People who got the zoster vaccine the same day as their annual influenza shot were more likely to skip their flu shot the following year than people who got the two shots on separate days, according to results from a new study.
Evidence suggests that people mistakenly think adverse effects commonly related to the zoster vaccine including chills, fever, pain, and nausea are caused by the flu vaccine, researchers write in an original investigation published in JAMA Network Open.
The work by Benjamin Rome, MD, MPH, a primary care physician from the Division of Pharmacoepidemiology and Pharmacoeconomics at Brigham and Women’s Hospital in Boston, and colleagues was November 19.
The study involved 89,237 people with an average age of 72 years. Researchers used Optum’s deidentified Clinformatics Data Mart Database, a national, commercial health insurance claims database that contains information on 17 million patients with commercial insurance and Medicare Advantage plans in all 50 states.
The cohort consisted of people at least 50 years of age who received the influenza vaccine between August 1, 2018 and March 31, 2019, and received the shingles vaccine on the same day or separately in the previous 6 months.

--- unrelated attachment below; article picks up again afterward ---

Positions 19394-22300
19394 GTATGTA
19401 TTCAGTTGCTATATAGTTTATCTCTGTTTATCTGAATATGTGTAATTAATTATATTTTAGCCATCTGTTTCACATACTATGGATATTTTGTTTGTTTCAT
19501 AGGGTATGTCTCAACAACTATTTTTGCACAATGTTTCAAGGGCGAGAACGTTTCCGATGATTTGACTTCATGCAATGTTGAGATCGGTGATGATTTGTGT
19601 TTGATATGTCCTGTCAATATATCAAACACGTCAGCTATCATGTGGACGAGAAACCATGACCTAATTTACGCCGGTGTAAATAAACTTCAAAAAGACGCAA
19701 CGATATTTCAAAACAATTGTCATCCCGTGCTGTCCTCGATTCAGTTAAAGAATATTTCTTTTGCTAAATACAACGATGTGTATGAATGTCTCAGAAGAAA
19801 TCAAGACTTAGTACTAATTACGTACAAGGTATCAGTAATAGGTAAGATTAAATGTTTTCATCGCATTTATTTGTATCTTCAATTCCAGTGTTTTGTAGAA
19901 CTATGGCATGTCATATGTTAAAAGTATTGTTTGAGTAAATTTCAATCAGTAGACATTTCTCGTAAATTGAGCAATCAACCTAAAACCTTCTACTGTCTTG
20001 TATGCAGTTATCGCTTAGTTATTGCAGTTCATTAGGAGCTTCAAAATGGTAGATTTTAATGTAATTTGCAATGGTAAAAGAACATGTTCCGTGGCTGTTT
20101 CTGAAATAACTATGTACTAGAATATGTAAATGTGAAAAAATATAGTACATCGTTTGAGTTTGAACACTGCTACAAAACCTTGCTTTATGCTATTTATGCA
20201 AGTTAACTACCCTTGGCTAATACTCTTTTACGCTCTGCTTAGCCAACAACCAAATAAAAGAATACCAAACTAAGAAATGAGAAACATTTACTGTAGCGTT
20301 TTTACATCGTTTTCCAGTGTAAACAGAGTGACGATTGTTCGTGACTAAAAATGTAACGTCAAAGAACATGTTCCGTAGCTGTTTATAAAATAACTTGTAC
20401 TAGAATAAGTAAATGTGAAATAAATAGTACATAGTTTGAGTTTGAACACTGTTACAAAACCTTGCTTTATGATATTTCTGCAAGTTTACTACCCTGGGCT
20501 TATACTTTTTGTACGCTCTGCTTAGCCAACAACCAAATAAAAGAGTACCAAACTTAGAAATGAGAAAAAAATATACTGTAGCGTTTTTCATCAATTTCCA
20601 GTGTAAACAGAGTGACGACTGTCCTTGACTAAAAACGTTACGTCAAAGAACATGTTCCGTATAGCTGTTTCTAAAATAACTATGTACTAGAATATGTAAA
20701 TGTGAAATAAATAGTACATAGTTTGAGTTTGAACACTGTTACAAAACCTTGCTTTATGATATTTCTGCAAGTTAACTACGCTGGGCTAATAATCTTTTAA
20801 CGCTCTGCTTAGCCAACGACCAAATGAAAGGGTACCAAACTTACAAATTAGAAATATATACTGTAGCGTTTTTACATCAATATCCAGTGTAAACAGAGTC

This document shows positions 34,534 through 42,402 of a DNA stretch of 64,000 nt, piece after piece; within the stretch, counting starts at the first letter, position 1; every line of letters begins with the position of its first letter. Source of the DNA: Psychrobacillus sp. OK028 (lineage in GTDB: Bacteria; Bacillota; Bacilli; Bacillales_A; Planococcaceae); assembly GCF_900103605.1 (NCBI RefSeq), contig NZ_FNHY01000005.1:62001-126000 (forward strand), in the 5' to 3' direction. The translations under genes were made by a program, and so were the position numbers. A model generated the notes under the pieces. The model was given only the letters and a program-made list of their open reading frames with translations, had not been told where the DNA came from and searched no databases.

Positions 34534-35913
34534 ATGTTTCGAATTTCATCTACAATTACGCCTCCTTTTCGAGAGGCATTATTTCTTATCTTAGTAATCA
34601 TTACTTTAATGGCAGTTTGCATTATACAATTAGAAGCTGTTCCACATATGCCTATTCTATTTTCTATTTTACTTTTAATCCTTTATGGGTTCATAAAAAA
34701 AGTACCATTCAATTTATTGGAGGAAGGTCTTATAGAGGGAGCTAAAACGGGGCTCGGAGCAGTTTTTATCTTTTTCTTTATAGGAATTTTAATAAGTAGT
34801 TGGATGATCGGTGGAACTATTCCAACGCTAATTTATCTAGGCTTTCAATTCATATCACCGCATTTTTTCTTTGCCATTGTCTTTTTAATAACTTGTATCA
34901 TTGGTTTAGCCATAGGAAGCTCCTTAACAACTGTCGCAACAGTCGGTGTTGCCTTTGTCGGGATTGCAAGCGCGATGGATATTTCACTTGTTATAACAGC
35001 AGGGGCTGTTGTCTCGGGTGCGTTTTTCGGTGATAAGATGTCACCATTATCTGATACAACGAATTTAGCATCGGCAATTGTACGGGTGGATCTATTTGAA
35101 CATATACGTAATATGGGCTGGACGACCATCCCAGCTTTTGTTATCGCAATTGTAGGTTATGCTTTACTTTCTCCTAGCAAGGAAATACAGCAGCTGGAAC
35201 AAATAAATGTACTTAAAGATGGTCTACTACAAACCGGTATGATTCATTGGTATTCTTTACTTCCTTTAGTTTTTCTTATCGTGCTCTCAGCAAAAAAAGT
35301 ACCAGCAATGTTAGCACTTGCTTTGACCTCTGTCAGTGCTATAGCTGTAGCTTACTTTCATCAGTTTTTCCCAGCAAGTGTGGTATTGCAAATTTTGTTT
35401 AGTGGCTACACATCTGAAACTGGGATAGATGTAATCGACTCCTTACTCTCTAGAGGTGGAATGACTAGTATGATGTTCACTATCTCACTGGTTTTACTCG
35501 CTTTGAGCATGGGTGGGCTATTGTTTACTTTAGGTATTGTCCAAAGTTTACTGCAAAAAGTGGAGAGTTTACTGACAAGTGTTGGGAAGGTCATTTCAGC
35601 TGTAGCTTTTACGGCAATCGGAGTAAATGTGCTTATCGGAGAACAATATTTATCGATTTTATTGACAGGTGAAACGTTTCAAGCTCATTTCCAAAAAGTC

Those who had both shots the same day were significantly less likely than those who got them on different days to get their annual flu shot the next flu season . Results were similar across subgroups.
Contraindications And Precautions For Herpes Zoster Vaccination
Shingrix should not be administered to:
- A person with a history of severe allergic reaction, such as anaphylaxis, to any component of a vaccine or after a previous dose of Shingrix
- A person who is known to be seronegative for varicella
- It is not necessary to screen for a history of varicella. However, if a person is known to be varicella-negative via serologic testing, providers should follow ACIP guidelines for varicella vaccination.
Shingrix has not been studied in pregnant women or women who are breastfeeding. Providers should consider delaying Shingrix vaccination for these women.Adults with a minor acute illness, such as a cold, can receive Shingrix. Adults with a moderate or severe acute illness should usually wait until they recover before getting the vaccine. This includes anyone with a temperature of 101.3°F or higher.To learn more, see Contraindications and Precautions, General Best Practice Guidelines for Immunization: Best Practices Guidance of the Advisory Committee on Immunization Practices .